NEW YORK, Feb. 11, 2009 - One year after the shooting death of 15-year-old Lawrence King in Oxnard, Calif., because of his sexual orientation and gender expression, a new GLSEN research brief reveals just how unsafe California schools are for lesbian, gay, bisexual and transgender (LGBT) students.
Inside California Schools: The Experiences of LGBT Students (download from Related Documents on the right), a report based on findings from 673 California students who participated in the Gay, Lesbian and Straight Education Network's 2007 National School Climate Survey, shows that California LGBT students face extreme levels of harassment and assault, skip school at alarming rates because of feeling unsafe and perform poorer in school when they are more frequently harassed.
"Our thoughts continue to go out to all those affected by the tragic murder of 15-year-old Lawrence King," said GLSEN Executive Director Eliza Byard. "We have an obligation to make sure that what happened to Larry nearly a year ago today never happens again. Inside California Schools shows just how far we have to go before every California student can truly be safe in school."
King was shot and killed on Feb. 12, 2008, by 14-year-old Brandon McInerney in a first period class at E.O. Green Junior High in Oxnard. Classmates said King was shot because of his sexual orientation and gender expression. McInerney has been charged with a hate crime.
97% of LGBT students regularly (sometimes, often or frequently) heard the word gay used in a negative way in school, such as "that's so gay." Nine out of 10 LGBT students (90%) regularly heard homophobic remarks, such as "faggot" or "dyke," from other students in school.
84% of California LGBT students were verbally harassed, 40% were physically harassed and 19% were physically assaulted in the past year because of their sexual orientation.
About two-thirds (64%) of LGBT students were verbally harassed, 29% were physically harassed and 13% were physically assaulted because of their gender expression.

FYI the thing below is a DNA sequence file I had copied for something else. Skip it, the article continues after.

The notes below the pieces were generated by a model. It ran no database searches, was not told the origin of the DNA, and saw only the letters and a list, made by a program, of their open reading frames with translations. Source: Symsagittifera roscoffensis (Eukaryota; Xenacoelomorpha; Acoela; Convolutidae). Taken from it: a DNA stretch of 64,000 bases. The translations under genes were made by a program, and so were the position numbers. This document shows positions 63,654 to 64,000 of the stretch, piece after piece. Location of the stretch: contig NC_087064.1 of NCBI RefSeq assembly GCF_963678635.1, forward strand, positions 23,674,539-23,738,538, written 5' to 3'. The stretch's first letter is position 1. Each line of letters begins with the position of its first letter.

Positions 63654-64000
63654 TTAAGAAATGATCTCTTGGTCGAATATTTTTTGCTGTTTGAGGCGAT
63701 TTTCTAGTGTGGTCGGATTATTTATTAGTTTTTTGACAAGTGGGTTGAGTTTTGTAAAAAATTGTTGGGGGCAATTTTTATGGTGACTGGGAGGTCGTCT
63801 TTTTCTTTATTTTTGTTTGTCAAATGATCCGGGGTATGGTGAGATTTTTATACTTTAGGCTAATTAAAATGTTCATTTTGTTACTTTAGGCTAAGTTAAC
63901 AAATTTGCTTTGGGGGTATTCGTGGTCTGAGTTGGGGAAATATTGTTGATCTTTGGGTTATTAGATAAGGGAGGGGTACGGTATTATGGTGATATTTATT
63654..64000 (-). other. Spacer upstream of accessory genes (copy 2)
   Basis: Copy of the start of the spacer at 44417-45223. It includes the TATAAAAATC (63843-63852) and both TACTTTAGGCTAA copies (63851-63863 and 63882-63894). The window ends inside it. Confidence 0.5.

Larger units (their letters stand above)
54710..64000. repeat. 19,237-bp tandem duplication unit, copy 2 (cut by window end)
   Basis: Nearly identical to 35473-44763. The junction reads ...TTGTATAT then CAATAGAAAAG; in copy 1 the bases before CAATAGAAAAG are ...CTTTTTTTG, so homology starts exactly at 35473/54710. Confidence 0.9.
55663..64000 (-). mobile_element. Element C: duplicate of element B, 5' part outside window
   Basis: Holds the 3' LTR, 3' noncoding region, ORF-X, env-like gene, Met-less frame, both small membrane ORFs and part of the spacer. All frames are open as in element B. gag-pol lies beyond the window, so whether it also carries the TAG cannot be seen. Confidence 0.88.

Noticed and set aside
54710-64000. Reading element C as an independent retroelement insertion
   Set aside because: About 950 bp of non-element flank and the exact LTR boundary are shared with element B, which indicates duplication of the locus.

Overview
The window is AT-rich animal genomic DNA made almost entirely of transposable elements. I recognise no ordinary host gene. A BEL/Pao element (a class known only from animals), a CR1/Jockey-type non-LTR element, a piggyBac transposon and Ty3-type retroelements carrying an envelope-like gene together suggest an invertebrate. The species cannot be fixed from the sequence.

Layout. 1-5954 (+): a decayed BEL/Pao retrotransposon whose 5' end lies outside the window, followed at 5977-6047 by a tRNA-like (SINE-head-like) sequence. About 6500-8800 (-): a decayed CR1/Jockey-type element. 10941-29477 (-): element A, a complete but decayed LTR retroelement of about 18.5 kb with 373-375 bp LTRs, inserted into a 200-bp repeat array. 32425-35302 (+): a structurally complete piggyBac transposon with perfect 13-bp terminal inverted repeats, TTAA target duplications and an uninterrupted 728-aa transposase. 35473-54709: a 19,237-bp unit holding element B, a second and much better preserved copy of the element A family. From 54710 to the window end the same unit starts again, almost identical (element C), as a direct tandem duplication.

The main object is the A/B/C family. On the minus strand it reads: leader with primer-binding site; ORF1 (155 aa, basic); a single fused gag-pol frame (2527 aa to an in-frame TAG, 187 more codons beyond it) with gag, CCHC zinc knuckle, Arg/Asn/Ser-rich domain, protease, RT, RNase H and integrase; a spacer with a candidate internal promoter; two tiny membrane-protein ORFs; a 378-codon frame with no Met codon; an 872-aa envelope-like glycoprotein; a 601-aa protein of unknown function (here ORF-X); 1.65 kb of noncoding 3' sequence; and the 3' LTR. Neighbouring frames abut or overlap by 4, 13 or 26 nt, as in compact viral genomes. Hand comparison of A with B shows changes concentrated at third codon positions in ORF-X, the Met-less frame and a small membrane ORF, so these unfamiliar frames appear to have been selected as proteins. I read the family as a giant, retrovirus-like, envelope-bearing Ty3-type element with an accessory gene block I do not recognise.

65% of LGBT students who were harassed or assaulted in school never reported it to school staff. Only 37% of students who did report incidents said that reporting resulted in effective intervention by school staff.
29% of LGBT students had skipped class at least once in the past month because they felt unsafe, and 26% had missed at least one entire day of school for safety reasons. Students who were more frequently verbally harassed because of their sexual orientation were more than twice as likely to miss days of school because they felt unsafe than students who were less frequently harassed (44% to 18%).
The grade point average of LGBT students who were more frequently physically harassed because of their sexual orientation was a half grade lower than of students who were less frequently harassed (2.2 vs. 2.8).
Even though California has a statewide law protecting students from bullying and harassment based on sexual orientation and gender identity/expression, only 26% of LGBT students reported that their school had this type of comprehensive anti-bullying policy.
About the National School Climate Survey
The National School Climate Survey is a biennial report examining the experiences of LGBT middle and high school students in U.S. schools. The report, which was first released in 1999 and is the only national survey of its kind, documents the anti-LGBT bias and behaviors that make schools unsafe for many of these youth. The full 2007 sample consisted of a 6,209 LGBT K-12 students, from all 50 states and the District of Columbia, between the ages of 13 and 21.
GLSEN, the Gay, Lesbian and Straight Education Network, is the leading national education organization focused on ensuring safe schools for all students. Established nationally in 1995, GLSEN envisions a world in which every child learns to respect and accept all people, regardless of sexual orientation or gender identity/expression. GLSEN seeks to develop school climates where difference is valued for the positive contribution it makes to creating a more vibrant and diverse community. For information on GLSEN's research, educational resources, public policy advocacy, student organizing programs and educator training initiatives, visit www.glsen.org.